Groups of smiling mothers, young and old, spilled out of their children’s primary school and into the street that faces the border wall in Nogales, Sonora. Just paces away on this same street is the spot where young Jose Antonio Elena Rodriguez was inexplicably shot dead through the slats in the wall by U. S. Border Patrol in 2012.
It is two days before Mother’s Day held in Mexico on Wednesday, May 10. We, mostly gray-haired Gringas, are waiting to meet the mothers of Mexico with bunches of flowers and cards in hand. I carry a homemade sign painted with an image of our Lady of Guadalupe with butterflies on one side of the sign and on the other: a painting of a migrant mother lettered with the message: “Bring Guadalupe Home.”
I imagine against hope that I might see Guadalupe Garcia de Reyos, one of the first undocumented immigrants deported in 2017. But her children are not here at this school in Nogales, Sonora. They are in school in Phoenix, no doubt acutely missing their mother, especially this week. This year and into the foreseeable future, they will endure two Mother’s days in two separate countries.
The Mothers here in Nogales, Sonora had been called to the school for a Mother’s Day Celebration. They had no idea until that very moment that women from the other side of the line had shown up with gifts. Taken by complete surprise, they chattered excitedly, kissed and hugged us and each other.
The air was fresh and surprisingly cool for May in the Desert and I felt lifted up by a breezy righteousness rippling through the air.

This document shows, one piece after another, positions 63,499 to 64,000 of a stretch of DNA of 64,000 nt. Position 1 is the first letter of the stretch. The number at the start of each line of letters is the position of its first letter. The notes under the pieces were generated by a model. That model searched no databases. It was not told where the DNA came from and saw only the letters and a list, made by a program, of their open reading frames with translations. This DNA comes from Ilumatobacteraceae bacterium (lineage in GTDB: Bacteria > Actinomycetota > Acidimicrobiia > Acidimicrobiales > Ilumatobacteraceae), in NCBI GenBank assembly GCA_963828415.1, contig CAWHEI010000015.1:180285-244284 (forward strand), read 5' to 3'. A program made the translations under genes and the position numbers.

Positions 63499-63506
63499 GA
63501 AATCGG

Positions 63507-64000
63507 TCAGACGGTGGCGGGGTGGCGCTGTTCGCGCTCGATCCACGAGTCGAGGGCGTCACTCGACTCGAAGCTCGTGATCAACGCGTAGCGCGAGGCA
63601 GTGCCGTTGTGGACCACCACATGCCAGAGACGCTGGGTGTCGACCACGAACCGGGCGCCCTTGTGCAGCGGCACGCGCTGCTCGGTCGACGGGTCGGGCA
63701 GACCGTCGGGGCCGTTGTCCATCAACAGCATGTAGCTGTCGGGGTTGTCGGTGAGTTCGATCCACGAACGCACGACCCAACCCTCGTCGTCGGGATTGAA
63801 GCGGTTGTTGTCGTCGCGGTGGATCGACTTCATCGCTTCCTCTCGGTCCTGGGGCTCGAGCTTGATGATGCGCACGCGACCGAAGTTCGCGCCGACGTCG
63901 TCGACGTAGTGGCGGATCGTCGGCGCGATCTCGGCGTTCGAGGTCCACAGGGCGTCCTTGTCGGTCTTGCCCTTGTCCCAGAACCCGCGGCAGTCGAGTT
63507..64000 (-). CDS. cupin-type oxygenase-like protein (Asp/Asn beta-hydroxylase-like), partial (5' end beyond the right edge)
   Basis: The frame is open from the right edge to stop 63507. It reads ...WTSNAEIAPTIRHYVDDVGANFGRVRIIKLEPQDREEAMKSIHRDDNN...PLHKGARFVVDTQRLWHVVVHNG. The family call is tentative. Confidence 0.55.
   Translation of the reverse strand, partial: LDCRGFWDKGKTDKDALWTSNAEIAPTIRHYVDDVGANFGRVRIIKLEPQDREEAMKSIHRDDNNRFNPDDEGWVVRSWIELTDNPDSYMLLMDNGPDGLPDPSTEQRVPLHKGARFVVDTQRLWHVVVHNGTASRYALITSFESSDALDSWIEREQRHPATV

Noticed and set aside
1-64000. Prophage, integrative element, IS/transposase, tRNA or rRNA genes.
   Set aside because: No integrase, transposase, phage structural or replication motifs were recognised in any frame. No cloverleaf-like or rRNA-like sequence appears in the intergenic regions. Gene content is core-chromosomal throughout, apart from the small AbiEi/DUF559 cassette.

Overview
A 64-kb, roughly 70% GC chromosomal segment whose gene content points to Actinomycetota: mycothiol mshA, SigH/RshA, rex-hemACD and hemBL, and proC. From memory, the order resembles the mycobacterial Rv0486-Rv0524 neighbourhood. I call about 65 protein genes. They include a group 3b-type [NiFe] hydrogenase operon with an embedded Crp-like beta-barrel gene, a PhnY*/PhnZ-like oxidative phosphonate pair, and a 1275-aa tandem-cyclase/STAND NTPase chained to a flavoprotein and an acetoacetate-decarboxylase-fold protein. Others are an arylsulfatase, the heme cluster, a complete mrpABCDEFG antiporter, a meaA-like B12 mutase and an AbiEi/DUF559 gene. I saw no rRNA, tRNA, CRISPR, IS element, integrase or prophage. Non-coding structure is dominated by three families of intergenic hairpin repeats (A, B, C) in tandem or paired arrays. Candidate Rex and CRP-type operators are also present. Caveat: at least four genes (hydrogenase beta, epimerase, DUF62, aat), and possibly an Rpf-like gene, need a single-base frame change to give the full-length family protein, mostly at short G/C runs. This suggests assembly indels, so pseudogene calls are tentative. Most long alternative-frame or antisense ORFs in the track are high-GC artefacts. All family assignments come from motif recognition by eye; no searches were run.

We joined voices in a chant, tentative at first and then louder, – “Madres Unidas Sin Frontera!, Mothers United without Borders!” – https://youtu.be/HmxA78rtlxU – loud enough to reach the U. S. women organizers on the other side of the wall, who were now pressed up against the metal slats, like moths drawn to the light streaming through.
Women from the street scaled the concrete abutment up to the wall to personally give thanks to the women on the U.S. side. They claimed their right to unify as women and mothers, even as they faced the slippery concrete topped by the 18-foot wall: a slatted metal monstrosity that splits this border community right down the middle, an achingly unnatural bifurcation.
Lead by a large handmade banner that reads “Madres Unidas de la Frontera,” their Arizona neighbors reached out, hands and fingers through the slats, to touch the mothers from Mexico. On the U.S. side, they played acoustic instruments for the mothers below. Homespun music carried on the wind like birdsong.
In response, Mothers in Mexico threw their heads back and sang “Las Mananitas,” –https://youtu.be/HmxA78rtlxU – a traditional melody one hears on special days: Birthdays, Saint’s Days and on Mother’s Day. Loosely translated:
Wake up my darling, wake up &
see that the morning’s here.
All the little birds are singing,
The moon has now disappeared.
VoicesfromtheBorder, www.facebook.com/Voicesfromtheborder/, a grassroots alliance of women from rural southeastern Arizona border communities – Sonoita, Elgin, and Patagonia – aims to transcend fear and build “bridges across borders with compassion.” Hosting a Mother’s Day Unity Celebration on the Border was born out of the women’s participation in the Women’s March in Tucson.
Rural Arizona women ask us to “Celebrate our shared plight as mothers and caretakers of our families, our communities, our Earth, and build a brave new world of peace and prosperity for all.
No more wasting time, energy, and resources to “Defend.” It’s time for mothers to rise. Time to tend, befriend, and join together for the good of all beings on the planet.
Photos by Antonia Gallegos
2 thoughts on “Mothers Across Borders”
Thank you, Valarie, for beautifully capturing the spirit of Mothers Across Borders in your post! MAB lives on through your words and photography!
Thank you, India for your kind words. I am deeply inspired by Mothers across Borders. Hope it happens again next year!